As a singer (and now blogger, I suppose—this one being my roughly 100th post, but who’s counting?) who’s worked in the cinematic arts for over a decade, I can tell you Dear Music Lover that not every project presents challenges and opportunities identical to prior ones. Some challenge our technical abilities (aka “chops” referring to purely skill-related issues), others are more emotional/storyline intensive… and yet other opportunities may involve quirky aspects for such as a comedy context, where really anything goes, only limited by the other participants’ imaginations/sense of play. I’m glad that my first playback appearance was comical, because nearly everyone with a classical music background (like I had) can probably relate to the fact that artists often tend to take themselves a bit too seriously.

My point is here is that artists must enter each project with open minds and willing attitudes in order to give projects the best mixes of any/all of the above factors/performances—anyway, these are our basic goals each time we do this work.

While it’s not a daily practice for me to gush on and on about audience love and support, I admit that, being somewhat emotional by nature/birth, I do become emotional at times, and these times may include live singing moments—where one’s usual practice is to remain somewhat emotionally detached from the work (and audience in general), so as not to unduly color the work product one way or another. Okay, we all prove our humanity at various times and places.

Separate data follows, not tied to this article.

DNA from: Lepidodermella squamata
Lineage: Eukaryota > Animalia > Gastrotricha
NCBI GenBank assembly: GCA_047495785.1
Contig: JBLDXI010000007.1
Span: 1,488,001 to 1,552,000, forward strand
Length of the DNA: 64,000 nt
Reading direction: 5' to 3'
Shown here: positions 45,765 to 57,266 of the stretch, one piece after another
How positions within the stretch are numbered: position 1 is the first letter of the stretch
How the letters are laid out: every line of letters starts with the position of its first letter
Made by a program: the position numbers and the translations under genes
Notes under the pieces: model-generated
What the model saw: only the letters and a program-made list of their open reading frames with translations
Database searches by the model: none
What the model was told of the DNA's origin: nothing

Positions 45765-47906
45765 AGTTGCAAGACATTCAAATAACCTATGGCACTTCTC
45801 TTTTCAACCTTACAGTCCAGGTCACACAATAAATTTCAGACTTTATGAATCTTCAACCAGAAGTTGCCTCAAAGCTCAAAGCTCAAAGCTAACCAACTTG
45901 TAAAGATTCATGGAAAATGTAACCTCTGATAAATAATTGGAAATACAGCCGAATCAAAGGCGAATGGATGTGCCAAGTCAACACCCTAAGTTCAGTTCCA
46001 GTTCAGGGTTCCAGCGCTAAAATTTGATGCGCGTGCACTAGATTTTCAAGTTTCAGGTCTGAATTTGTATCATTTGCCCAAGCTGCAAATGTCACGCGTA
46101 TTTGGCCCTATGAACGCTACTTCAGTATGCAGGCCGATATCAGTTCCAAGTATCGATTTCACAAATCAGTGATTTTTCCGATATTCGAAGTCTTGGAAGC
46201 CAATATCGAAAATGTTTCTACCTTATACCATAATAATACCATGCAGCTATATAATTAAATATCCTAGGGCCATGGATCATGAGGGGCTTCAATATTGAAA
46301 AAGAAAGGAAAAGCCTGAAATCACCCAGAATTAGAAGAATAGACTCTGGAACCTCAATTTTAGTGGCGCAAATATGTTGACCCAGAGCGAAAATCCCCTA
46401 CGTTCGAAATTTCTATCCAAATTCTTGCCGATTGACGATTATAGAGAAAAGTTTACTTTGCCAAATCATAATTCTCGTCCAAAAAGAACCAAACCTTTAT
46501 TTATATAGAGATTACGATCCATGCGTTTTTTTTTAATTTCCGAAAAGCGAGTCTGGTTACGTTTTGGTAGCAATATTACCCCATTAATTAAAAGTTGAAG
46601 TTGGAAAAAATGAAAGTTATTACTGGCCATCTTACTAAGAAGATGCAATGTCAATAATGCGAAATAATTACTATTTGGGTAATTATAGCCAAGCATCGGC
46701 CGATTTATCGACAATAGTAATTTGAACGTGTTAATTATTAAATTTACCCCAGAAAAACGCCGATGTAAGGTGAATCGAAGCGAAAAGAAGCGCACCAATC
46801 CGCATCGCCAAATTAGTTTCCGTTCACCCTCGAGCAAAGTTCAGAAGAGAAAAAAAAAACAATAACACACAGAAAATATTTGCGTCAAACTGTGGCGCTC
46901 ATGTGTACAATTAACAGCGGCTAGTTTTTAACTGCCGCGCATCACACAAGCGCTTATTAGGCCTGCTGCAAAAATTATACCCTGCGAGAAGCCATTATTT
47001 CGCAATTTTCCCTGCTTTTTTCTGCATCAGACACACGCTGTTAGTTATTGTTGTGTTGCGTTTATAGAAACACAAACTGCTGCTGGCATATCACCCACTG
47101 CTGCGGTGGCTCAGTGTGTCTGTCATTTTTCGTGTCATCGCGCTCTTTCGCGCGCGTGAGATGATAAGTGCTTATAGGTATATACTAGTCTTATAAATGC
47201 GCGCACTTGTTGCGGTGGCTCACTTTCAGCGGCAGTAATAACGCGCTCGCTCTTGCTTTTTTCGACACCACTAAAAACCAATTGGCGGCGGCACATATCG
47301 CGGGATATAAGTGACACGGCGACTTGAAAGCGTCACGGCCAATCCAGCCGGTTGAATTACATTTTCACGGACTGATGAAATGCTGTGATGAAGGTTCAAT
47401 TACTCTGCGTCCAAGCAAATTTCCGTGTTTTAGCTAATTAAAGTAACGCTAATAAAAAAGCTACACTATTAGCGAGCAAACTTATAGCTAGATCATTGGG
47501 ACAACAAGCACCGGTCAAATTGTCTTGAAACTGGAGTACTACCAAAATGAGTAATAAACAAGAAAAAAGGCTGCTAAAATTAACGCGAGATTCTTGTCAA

However, obviously all fastidious attention to details outside the official scope of any paid work can yield diminishing returns, and certainly not everything in the arts is (nor should it be) predictable. (I also insist upon the right to be thrilled by audience reactions fully appreciating our work! THANK YOU, THANK YOU, THANK YOU!!! I hope that’s crystal-clear appreciation.)

Given the preceding somewhat-lengthy recitation, you may be wondering, ‘So rather than describe how it all isn’t predictable or categorical/subject to strict standards and organization, what gives a singer an edge when preparing her or his part in a song?’ Whether you’ve been wondering that (or something similar) or not, we can share a few ways to make the process at least feel more controlled or systematic.

What I’ve personally found is that while audience appreciation is generally a given/fairly predictable, few dramatic, romantic or even comedic roles have only a single layer of emotion/moral tone, and therefore can be fully predictable in terms of how to deliver the lines (here we mean as a singer, but this is often very similar to or exactly like how the relevant actor portrays the dialogue/lyrics). So we often say in the industry: adjust accordingly. (I delve into this in a previous post here about finding the right emotional tone.)

Therefore yet again, both the matters of practice/preparation and checking with the author/director for guidance are perhaps needed in similar or equal measure to make one’s vocal takes ‘just the right fit’ for the roles/movies/actors involved.